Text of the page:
What are key card and key fob systems?

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What are key card and key fob systems?

When securing your gated community, one popular option is installing a key card or key fob system. Not only does it offer increased security, but also convenience and peace of mind. To put it simply, a residential key fob and key cards are types of credentials that authenticates access to a secured area. 

While doing a quick search on Google is sure to pull up countless system options out there, not every fob system is perfect for every community. So how do you decide what’s best for you?

In this article, you’ll get a brief overview of (1) what key card and key fob systems are and how they work, (2) the different types and their respective pros and cons, (3) and a potential alternative.  

What are key cards and key fob systems?

Over the years, key cards have been given many different names. You probably know them as fobs, swipe cards, proximity cards, magnetic cards, smart cards, and RFID cards. No matter the name, they all work pretty much the same, allowing a resident to access the community, building, or restricted area by swiping or walking through an entry gate. When you break down these systems, you’ll usually find they have the following components:

  • Access credentials – usually a credit-card-sized piece of plastic or metal with a sensor or a chip to store credential information 
    • Cards/Badges: Thin, flexible plastic cards are a highly common credential. They can easily be placed inside wallets and purses. 
    • Clamshells: SImilar to cards however clamshells are thicker and more durable. 
    • Key Fobs: Probably the most common they can easily be placed on keychains. 
    • Stickers/Tokens: Adhesive devices that can be placed on surfaces for example car windshields. 
  • Entry readers – units located at community gate entrances that read the keys/credentials 
  • Lock – to secure or unlock the gate when required; these may be manually operated (magnetic) or automatic (electric)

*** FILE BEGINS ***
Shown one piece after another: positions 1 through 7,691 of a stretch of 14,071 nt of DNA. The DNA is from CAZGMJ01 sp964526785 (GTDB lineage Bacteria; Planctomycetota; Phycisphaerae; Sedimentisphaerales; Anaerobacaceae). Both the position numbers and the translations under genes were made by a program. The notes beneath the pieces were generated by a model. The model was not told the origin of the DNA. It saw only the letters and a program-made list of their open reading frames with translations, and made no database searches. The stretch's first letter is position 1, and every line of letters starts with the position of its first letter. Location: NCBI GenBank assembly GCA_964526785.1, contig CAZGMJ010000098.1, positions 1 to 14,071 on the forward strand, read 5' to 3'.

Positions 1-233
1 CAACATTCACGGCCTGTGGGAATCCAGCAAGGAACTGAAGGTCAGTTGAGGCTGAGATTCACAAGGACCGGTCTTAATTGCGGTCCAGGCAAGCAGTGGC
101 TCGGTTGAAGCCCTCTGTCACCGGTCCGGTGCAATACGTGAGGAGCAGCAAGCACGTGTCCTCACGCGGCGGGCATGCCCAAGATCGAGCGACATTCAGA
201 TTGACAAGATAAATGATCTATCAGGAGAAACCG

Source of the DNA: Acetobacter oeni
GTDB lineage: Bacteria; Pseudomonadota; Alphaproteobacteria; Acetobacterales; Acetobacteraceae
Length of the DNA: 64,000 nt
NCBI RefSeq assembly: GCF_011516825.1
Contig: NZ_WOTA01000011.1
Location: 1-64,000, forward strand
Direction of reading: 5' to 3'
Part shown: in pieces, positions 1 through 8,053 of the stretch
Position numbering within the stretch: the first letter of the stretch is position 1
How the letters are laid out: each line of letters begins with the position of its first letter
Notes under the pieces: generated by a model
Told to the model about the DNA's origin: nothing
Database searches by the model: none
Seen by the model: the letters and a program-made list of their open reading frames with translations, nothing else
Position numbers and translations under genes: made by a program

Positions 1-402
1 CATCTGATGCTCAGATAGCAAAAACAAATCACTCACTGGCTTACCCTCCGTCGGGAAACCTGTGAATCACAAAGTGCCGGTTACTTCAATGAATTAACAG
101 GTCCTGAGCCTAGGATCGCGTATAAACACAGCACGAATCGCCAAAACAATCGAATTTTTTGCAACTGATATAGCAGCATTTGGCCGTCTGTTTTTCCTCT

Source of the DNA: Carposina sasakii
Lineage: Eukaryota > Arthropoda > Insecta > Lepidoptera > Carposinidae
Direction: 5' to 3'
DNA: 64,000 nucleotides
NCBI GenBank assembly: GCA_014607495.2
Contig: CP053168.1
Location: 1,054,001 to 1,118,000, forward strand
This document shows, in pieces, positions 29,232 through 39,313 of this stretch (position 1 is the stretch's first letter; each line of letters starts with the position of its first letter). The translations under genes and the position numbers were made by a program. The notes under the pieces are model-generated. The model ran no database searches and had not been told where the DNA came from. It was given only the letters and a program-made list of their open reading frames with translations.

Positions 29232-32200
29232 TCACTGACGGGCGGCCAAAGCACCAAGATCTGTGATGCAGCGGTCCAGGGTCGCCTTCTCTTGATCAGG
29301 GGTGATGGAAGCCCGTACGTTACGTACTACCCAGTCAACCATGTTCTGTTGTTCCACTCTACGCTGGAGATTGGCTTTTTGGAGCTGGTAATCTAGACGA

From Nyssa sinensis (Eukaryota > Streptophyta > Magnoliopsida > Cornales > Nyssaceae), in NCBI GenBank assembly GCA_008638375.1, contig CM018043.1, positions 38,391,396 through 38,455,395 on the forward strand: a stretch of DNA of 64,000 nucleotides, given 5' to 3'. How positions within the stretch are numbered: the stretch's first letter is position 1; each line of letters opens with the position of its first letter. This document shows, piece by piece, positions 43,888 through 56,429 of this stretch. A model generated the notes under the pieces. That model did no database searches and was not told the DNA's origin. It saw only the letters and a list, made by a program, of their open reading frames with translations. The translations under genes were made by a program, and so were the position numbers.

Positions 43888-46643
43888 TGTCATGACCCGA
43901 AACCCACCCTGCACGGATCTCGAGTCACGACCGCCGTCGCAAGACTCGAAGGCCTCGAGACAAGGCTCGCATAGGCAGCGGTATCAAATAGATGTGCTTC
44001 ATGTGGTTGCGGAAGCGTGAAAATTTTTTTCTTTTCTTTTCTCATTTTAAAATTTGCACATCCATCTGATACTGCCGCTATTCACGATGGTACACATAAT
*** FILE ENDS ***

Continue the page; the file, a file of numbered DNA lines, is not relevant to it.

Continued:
Generally, when a resident swipes or inserts their card, the system receives information about who is trying to access the community. The system then decides whether to allow access or not. 

What are the types of key cards and fobs?

Proximity cards

Proximity cards or “prox cards” connect with proximity readers via radio waves. However, users must be within range of a proximity card reader to use it. Most property managers choose prox cards for gates that need to remain locked, such as side/pedestrian gates into the community or a building entrance. Depending on the card, the proximity card reader can use an active or passive reader.


  • Low cost compared to other access control technologies
  • Easy to set up and maintain


  • Have a limited range; users must be close to the card reader
  • May be vulnerable to electromagnetic interference (EMI) caused by power lines and other sources
  • Can be easily copied or written
  • Can be easily shared with unauthorized individuals 

Wiegand magnetic cards

Wiegand cards encode authentication and identification data onto a magnetic strip, which a Wiegand card reader reads. To verify user credentials, the reader evaluates changes in the wiring. Named after their inventor John R. Weigand, these cards are the basis for nearly all key card technologies. 


  • Can’t be erased or reprogrammed using magnetic fields
  • More resistant to breakage because there is no microchip


  • More expensive than proximity cards
  • Can easily be duplicated (26-bit)
  • Limited cable distance between controller and reader (90m)

Swipe cards

Unlike the Weigand card, which can only store a limited amount of information, swipe cards can keep an ID number and handwritten signature. Swipe cards work much like a credit card, with an encoder on one side, where the user places their card, and a reader on the other to interpret the encoded data.


  • Low cost compared to Wiegand cards
  • Easy to set up and maintain